The second embodiment of Fig.2 includes all the entities of the first embodiment of Fi2.1, and further comprises a source coding entity 15 which is configured to perform source coding of the received checkpoints.

Source coding represents data more concisely by eliminating redundant information in a given data set. In particular, lossless source coding ensures that the eliminated redundant information can be reconstructed accurately.

Advantageously, source coding may effectively reduce the amount of data to he stored, transmitted and managed, which may relieve respective bottlenecks in a system of Fig. 5 deploying at least one checkpointing module 10. In particular, a trade-off between this reduction and the additional consumption of energy and chip area is to be taken into account.

The source coding entity 15 may be realized in software and/or in hardware, e.g. as field-programmable gate array (FPGA) or as an application specific IC (ASIC) such as an off-the shelf coprocessor, the latter particularly in case of standards-based source coding methods.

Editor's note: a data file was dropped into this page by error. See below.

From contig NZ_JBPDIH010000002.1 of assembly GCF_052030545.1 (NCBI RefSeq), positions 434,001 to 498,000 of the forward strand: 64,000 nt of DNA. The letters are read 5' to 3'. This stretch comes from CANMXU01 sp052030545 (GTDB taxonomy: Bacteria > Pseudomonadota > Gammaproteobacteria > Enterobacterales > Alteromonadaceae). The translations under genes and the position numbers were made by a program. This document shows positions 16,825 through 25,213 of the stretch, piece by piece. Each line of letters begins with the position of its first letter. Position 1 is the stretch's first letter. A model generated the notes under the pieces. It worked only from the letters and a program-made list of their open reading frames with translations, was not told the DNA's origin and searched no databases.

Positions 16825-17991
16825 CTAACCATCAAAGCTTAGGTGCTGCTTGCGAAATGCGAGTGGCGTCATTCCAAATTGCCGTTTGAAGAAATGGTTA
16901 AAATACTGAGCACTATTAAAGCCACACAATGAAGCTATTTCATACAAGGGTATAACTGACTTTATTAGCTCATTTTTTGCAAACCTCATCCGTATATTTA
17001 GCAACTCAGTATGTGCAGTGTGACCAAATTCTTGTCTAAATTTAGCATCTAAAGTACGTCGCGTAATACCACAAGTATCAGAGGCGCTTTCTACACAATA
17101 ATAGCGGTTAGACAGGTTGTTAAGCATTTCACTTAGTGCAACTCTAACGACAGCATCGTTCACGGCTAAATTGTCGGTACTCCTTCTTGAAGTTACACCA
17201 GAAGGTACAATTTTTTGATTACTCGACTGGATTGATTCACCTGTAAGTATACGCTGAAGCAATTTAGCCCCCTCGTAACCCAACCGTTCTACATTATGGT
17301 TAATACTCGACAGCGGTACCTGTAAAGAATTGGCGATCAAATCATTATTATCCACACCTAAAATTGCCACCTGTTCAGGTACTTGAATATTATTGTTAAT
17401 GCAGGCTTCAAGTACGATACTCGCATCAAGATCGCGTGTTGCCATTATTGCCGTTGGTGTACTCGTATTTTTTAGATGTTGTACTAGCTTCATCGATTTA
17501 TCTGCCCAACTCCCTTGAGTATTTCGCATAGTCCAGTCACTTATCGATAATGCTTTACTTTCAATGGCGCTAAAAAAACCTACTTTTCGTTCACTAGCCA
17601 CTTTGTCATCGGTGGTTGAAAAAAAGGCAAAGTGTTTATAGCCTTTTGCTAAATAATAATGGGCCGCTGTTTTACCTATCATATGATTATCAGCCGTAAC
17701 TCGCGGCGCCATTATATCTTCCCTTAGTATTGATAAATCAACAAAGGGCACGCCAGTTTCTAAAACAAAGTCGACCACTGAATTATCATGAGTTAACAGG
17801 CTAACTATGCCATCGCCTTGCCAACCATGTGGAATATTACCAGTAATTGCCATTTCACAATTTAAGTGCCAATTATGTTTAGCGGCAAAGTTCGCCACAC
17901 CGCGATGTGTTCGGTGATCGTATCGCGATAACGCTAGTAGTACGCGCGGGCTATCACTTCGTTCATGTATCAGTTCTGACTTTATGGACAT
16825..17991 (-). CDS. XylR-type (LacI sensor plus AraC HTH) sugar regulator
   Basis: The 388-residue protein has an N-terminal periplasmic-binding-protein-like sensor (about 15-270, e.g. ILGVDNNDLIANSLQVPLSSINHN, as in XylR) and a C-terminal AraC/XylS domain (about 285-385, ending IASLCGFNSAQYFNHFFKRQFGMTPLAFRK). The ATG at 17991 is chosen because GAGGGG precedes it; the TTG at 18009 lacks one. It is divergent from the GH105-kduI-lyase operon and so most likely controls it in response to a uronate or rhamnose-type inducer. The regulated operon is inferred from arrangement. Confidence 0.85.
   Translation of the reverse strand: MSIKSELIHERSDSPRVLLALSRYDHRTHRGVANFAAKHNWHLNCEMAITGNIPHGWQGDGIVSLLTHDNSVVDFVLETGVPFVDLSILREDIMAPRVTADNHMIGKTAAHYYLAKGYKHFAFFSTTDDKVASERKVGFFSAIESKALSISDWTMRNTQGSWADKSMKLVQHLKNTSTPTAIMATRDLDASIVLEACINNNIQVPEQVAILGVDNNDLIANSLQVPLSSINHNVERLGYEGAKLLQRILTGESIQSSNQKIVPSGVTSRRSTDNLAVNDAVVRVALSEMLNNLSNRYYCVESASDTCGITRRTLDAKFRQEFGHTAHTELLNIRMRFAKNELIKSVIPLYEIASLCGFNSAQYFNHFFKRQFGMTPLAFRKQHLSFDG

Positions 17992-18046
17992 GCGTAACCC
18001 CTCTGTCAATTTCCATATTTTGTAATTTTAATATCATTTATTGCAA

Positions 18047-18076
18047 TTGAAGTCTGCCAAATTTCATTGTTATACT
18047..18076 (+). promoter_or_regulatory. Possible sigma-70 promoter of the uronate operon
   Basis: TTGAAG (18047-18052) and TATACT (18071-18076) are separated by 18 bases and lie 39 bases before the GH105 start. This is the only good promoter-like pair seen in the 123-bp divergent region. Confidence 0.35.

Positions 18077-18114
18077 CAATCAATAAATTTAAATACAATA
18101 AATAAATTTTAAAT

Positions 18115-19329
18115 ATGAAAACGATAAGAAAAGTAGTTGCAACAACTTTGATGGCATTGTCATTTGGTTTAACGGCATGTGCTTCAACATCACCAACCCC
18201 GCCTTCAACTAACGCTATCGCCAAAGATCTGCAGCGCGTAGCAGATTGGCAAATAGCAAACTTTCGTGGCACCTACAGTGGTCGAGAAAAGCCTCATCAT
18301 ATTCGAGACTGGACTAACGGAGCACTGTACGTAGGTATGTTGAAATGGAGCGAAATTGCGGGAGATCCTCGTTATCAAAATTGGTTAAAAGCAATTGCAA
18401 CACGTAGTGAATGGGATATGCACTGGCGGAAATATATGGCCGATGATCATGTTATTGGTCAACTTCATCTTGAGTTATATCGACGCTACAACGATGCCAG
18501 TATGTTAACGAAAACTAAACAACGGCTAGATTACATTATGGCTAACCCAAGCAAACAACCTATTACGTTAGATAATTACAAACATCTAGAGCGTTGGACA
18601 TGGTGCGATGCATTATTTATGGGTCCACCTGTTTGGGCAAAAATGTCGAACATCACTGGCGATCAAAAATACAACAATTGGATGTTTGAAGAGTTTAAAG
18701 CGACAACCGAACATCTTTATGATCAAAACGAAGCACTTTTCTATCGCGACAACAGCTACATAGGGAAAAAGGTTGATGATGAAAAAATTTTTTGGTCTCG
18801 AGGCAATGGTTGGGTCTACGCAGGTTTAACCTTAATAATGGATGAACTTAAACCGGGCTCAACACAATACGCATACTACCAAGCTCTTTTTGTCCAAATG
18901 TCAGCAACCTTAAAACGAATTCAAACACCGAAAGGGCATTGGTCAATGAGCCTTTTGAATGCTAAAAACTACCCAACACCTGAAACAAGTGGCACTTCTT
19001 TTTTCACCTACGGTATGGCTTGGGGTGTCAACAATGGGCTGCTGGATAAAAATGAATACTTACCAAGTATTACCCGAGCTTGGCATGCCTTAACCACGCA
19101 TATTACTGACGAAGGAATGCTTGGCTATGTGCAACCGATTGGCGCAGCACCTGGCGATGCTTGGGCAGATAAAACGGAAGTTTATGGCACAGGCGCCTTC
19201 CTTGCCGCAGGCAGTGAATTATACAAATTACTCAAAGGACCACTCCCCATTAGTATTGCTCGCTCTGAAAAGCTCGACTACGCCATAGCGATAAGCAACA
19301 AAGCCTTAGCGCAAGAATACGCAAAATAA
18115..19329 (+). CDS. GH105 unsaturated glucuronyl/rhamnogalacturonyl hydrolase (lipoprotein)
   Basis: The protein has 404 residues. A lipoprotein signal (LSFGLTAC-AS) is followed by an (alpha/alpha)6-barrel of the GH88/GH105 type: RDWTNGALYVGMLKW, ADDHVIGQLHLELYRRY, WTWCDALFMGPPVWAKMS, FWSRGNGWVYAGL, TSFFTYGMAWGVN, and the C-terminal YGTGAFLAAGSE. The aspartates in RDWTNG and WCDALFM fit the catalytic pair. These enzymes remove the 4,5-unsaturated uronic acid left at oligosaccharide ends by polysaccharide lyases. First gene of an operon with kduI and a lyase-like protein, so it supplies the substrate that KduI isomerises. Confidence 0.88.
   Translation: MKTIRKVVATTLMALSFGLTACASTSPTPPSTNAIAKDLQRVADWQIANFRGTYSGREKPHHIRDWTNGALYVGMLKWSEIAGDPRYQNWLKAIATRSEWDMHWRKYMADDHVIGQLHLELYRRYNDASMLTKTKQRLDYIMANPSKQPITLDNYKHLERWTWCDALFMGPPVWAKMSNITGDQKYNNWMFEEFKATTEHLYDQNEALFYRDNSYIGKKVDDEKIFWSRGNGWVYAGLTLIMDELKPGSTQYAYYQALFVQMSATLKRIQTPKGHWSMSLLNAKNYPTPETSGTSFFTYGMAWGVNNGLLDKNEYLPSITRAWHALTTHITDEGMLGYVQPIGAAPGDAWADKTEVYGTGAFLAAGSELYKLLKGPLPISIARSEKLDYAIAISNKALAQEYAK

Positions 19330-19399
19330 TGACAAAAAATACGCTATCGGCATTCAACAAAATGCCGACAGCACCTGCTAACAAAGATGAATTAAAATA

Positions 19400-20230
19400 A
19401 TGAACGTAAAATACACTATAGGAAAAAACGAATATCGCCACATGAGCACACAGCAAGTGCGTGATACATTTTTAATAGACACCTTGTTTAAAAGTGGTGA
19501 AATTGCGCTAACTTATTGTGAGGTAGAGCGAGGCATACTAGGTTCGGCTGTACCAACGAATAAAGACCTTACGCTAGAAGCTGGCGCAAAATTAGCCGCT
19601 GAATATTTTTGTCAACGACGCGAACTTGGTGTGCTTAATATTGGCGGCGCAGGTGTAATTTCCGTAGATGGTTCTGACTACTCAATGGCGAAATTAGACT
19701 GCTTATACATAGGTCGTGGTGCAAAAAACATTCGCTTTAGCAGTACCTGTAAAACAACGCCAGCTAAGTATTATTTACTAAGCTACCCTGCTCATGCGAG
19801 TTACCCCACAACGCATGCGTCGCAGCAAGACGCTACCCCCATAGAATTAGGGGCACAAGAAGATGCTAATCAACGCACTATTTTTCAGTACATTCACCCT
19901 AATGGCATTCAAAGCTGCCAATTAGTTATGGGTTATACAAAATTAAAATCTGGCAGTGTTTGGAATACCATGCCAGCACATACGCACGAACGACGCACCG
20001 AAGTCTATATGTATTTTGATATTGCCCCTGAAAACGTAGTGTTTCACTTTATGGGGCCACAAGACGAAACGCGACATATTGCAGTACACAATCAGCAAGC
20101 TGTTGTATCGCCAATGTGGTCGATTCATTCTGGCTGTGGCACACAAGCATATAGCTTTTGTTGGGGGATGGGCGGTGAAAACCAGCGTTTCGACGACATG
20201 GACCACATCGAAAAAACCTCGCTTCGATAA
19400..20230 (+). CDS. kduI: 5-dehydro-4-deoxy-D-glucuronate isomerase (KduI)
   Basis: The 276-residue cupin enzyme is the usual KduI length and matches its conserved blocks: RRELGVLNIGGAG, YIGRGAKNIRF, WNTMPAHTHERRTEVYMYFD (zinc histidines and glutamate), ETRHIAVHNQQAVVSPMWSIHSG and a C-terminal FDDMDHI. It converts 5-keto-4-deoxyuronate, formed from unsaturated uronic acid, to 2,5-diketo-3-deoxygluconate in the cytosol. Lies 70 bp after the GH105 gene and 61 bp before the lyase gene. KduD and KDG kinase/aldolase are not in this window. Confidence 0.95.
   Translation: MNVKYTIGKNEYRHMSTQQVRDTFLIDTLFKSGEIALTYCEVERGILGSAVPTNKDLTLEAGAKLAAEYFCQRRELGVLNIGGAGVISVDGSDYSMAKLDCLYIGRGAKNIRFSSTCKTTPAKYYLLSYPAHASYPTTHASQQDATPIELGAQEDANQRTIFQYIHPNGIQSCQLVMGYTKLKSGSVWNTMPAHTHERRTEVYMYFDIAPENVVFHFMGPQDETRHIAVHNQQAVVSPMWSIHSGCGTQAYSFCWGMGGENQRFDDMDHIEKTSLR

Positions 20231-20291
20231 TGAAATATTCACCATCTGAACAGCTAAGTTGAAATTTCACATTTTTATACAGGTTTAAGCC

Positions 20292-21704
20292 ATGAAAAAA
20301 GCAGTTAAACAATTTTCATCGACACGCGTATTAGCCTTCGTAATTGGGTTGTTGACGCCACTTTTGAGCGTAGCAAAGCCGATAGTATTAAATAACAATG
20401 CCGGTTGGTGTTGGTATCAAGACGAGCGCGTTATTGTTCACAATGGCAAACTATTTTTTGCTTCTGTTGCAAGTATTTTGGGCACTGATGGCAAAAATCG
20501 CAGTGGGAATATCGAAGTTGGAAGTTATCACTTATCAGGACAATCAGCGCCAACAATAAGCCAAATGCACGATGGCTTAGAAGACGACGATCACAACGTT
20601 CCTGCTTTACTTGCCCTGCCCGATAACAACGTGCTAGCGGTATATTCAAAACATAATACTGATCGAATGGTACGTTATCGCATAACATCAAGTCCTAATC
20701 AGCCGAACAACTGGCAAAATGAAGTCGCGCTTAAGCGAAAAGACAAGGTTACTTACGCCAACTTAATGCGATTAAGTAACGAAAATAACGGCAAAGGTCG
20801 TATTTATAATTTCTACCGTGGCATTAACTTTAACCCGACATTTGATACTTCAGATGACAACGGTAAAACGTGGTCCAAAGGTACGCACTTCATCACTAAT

Preferably, the source coding entity 15 is configured to perform data differencing.

Advantageously, data differencing, also known as differential compression, may eliminate redundant information in a given data set by determining its difference to a reference data set so that the original data set may be reconstructed by patching the reference data set with that difference.

In particular, data differencing may be an efficient source coding approach if a reference data set can be or is provided to which, upon differencing, relatively small differences arise.